A friend recently shared a facebook post about the absurdity of contronyms. For those of you non-English majors, contronyms are words that are their own opposites. For example, the word oversight means “to supervise or oversee.” On the flip side, it can also mean “a failure to see or observe.” Hence, the caution which one should extend when hiring an overseer. You want to be sure he fulfills the first definition and not the second.
Likewise, the word cleave can be defined as either “to cling to or adhere” or “to split or sever.” Thus, when one vows to cleave to a spouse, it is important that he or she is referring to the first definition for cleave rather than the second. Otherwise, divorce will be inevitable. How about the word weather? It either means “to withstand” (as in, safely weather the storm) or “to be worn away,” much like a stone is weathered by the elements. How about fast? Is it “to move quickly” or “to remain fixed or unmoving”?
The more I pondered these confusing contradictions of the English language, the more easily it became to see a resemblance to myself within these definitions.
I am a human contronym.
For as much as I desire to live firmly and resolutely, all too often, I find my life reflecting the values in which I believe, much the same as a contronym continually contradicts itself. Perhaps you can relate, as well.
For instance, I purpose to hold my tongue and refrain from speaking words that are less than encouraging, only to find myself freely spouting an opinion that would better be left unsaid. I determine to take my thoughts captive only to have them overtaken by anxiousness when a situation rears its ugly head, causing my faith to totter precariously. I set my mind to avoid temptation, yet tumble headfirst into yet another snare set before me. And the list goes on…
Just when I am tempted to despair at the thought of ever getting a handle on this Christian life, I find myself encouraged by someone who has shared in the same challenges. One who has faced the same struggles with self-control. Perhaps you have come across a few of his writings in the New Testament, too. It seems the apostle Paul himself may have had a bit of a bent toward “contronymdom,” as suggested by the following excerpt from Romans 7.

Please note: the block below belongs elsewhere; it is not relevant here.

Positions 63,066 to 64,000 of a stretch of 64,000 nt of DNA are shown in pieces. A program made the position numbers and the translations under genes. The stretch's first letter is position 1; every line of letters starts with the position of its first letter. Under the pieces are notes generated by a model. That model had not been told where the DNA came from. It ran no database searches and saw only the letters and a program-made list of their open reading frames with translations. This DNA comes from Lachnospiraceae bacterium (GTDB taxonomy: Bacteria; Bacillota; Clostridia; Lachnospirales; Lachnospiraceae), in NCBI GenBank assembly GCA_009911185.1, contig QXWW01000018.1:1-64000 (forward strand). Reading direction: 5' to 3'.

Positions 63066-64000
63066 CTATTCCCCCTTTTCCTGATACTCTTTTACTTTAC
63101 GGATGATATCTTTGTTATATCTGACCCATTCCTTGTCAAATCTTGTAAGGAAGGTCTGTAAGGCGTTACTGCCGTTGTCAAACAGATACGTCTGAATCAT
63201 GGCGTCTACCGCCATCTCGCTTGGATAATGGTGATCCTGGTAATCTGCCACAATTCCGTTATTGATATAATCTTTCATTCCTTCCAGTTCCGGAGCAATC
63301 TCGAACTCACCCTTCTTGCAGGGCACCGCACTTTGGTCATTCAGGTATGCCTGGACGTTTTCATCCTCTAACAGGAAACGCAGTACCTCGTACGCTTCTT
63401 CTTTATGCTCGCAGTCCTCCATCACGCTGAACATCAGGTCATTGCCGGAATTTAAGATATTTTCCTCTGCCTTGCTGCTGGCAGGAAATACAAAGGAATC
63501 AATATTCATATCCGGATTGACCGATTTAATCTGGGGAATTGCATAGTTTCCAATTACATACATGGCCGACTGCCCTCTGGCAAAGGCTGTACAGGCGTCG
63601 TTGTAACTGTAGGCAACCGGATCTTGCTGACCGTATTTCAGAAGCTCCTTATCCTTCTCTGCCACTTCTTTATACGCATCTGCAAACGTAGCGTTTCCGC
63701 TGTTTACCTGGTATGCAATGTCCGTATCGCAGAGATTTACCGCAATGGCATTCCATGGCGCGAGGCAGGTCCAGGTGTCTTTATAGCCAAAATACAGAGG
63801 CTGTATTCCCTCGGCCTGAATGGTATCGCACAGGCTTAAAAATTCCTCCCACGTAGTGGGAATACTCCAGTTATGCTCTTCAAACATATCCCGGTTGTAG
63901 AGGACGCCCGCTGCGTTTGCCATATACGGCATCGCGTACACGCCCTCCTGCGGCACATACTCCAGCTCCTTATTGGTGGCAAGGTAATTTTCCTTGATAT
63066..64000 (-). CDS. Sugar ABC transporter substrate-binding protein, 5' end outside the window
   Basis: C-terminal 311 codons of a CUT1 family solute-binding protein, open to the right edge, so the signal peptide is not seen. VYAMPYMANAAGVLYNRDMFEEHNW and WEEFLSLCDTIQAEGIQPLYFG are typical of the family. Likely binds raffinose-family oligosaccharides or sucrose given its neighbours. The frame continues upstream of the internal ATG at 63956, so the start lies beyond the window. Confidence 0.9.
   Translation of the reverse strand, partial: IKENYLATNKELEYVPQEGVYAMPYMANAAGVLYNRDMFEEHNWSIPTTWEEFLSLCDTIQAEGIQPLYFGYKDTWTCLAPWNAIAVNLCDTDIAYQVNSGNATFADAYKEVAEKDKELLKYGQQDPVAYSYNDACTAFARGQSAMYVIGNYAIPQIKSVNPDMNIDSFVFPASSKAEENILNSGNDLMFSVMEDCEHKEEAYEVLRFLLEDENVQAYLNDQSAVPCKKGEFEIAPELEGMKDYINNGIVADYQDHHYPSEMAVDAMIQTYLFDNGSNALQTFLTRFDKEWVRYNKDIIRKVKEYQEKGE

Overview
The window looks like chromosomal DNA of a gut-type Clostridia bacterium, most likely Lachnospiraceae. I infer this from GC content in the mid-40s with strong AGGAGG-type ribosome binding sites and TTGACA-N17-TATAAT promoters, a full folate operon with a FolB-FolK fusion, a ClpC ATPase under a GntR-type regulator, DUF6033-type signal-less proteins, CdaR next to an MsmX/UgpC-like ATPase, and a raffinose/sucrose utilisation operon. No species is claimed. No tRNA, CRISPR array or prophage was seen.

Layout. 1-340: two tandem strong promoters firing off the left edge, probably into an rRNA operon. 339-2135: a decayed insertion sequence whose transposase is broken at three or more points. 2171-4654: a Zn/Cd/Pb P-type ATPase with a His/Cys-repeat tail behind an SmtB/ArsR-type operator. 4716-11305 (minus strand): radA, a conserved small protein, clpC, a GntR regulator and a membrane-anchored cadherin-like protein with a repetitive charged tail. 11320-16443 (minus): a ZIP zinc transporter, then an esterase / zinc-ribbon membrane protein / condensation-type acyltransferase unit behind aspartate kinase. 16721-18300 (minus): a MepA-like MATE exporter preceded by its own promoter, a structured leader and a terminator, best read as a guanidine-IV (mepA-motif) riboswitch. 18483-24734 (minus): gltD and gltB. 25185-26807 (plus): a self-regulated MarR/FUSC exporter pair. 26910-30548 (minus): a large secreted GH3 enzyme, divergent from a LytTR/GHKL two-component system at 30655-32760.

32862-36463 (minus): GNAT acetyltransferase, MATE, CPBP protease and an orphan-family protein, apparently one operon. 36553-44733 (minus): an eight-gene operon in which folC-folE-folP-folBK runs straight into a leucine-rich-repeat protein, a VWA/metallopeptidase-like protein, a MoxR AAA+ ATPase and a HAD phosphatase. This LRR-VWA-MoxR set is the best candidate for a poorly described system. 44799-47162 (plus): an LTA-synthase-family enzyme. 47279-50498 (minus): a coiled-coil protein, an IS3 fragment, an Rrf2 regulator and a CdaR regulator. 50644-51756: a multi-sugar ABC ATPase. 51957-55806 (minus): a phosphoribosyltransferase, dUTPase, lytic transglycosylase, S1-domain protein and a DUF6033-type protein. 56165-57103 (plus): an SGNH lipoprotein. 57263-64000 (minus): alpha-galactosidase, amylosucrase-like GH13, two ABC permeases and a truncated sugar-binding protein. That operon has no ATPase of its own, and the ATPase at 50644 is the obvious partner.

This is a segment of Scripture I have personally tagged with the title The War Within:
The trouble is with me.
For I am all too human.
A slave to sin.
I don’t really understand myself.
For I want to do what is right.
But I don’t do it.
Instead, I do what I hate.
I want to do what is right,
But I can’t .
I want to do what is good,
But I don’t.
I don’t want to do what is wrong,
But I do it anyway.
I have discovered this principle of life –
That when I want to do what is right,
I inevitably do what is wrong.
I love God’s law with all my heart,
But there is another power within me
That is at war with my mind.
This power makes me a slave
To the sin that is still within me.
Oh what a miserable person I am!
Who will free me from this life
That is dominated by sin and death?
The answer is in Jesus Christ
So now there is no condemnation
For those who belong to Christ Jesus.
And because I belong to Him,
The power of the life-giving Spirit
Has freed me
From the power of sin
That leads to death.
In the face of flying contronyms, faith flies freely. The answer to these opposing behaviors at war within is to take them before the throne of grace.
The answer, dear friends, is Jesus Christ. Our Lord.
For those who belong to Him, there are no opposite behaviors ruling higher than His mercies extend. There are no frustrating contronyms that have the power to overcome the life-giving Spirit of the Living God who has freed us from the control of sin and death.
There’s only love.
And that, dear ones, is more than enough.
You have His Word on it.